Cambodia – Resurrecting a Country

A sideshow during the American war in Vietnam and the site of the Killing Fields under the Khmer Rouge (under whose regime from 1975 to 1978 an estimated 2 million died), Cambodia descended into what is known as the Cambodian-Vietnamese War, fought between the forces of the pro-Soviet state and a multi-factional government-in-exile.

Peace efforts in 1991 led to the United Nations Transitional Authority in Cambodia (UNTAC). But the Khmer Rouge’s withdrawal from the peace process and its dealings with the State of Cambodia, designed to be “the unique legitimate body and source of authority in which […] sovereignty, independence and unity […] are enshrined,” turned the main components of the UN mandate – covering military and electoral matters, repatriation and rehabilitation – into the organization’s biggest gamble in the post-Cold War world.

The UN invasion with thousands of peace-enforcing personnel from thirty countries, civilian police monitors, international staffers, and volunteers created a parallel society and economy where government representatives set the prevailing climate of corruption and graft. Environmental pillaging continues and demobilization has been abandoned. Battles between warring factions continue, with the Khmer Rouge expanding their sphere of influence, particularly in the Great Lake Region, where ethnic Vietnamese fishing communities are being terrorized. Many of the 350,000 refugees who have been repatriated from the Thai border have become internally displaced persons. Because too little has been achieved in de-mining, they are now gravely at risk. Economic rehabilitation is hindered because almost none of the $ 800 million pledged by donors has arrived. If the election can be held, the best outcome would be a coalition between Hun Sen and the FUNCINPEC (Front uni national pour un Cambodge indépendant, neutre, pacifique et coopératif) under the presidency of Prince Sihanouk. But representatives of the Khmer Rouge leadership are still lying in wait amid suggestions that they be included in this effort to pave the way to national reconciliation.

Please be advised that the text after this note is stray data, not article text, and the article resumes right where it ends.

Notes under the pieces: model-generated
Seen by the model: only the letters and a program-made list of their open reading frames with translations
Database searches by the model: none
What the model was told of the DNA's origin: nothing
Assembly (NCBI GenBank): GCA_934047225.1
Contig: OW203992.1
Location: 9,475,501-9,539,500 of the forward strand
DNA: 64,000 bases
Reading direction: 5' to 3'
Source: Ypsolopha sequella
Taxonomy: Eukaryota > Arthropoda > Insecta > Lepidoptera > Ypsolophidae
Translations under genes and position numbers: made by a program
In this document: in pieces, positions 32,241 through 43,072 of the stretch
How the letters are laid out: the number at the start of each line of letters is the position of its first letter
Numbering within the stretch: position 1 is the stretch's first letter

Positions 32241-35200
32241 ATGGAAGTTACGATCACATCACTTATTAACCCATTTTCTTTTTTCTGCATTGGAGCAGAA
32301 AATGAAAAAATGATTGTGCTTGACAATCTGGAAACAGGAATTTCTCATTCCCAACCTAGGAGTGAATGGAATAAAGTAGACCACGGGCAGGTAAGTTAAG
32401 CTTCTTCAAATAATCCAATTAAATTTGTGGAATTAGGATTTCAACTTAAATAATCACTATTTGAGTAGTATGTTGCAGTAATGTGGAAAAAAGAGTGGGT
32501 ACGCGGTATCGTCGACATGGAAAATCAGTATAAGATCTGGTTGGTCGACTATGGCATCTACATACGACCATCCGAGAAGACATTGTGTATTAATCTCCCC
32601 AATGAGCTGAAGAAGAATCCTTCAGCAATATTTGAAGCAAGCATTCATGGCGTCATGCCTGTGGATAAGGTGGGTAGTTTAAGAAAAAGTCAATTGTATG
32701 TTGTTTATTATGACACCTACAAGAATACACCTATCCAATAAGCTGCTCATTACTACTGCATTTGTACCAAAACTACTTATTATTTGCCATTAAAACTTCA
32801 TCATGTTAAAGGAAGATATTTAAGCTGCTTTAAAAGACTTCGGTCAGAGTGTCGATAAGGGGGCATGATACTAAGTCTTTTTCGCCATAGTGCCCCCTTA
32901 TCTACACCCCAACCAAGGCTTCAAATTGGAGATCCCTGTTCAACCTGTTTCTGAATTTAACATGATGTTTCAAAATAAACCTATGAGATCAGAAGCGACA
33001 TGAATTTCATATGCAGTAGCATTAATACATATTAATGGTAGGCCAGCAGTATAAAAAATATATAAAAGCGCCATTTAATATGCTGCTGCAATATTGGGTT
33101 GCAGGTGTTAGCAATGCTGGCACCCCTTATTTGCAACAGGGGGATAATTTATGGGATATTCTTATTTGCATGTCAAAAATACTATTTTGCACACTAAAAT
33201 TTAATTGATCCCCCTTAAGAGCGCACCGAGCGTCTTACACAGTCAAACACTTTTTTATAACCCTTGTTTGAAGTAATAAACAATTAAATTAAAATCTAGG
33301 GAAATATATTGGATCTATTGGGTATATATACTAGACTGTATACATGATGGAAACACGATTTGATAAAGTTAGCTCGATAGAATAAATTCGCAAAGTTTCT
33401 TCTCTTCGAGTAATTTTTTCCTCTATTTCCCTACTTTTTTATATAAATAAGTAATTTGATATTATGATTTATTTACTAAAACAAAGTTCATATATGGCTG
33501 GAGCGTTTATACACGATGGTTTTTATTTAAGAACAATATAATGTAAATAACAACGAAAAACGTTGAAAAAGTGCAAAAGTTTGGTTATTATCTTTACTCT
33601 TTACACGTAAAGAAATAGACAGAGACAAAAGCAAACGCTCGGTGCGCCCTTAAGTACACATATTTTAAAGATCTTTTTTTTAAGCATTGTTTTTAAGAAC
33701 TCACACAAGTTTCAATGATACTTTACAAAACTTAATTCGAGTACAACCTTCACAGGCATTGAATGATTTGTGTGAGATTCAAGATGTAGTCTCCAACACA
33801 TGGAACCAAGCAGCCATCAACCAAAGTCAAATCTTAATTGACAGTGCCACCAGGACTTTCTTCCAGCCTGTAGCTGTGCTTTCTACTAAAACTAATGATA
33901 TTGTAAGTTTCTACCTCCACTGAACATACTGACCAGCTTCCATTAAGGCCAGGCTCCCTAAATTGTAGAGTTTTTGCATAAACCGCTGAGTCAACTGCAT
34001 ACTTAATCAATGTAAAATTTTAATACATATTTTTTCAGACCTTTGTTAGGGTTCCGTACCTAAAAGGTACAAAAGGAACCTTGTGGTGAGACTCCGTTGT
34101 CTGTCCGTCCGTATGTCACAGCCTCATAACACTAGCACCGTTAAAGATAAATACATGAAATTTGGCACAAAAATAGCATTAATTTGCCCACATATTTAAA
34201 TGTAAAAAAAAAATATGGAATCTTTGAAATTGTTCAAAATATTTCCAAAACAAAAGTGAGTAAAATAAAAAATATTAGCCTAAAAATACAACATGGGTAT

The reportage was commissioned and published by Tages-Anzeiger Magazin, Zürich, and taz.die tageszeitung, Berlin, and became part of Delta. The Perils, Profits and Politics of Water in South and Southeast Asia.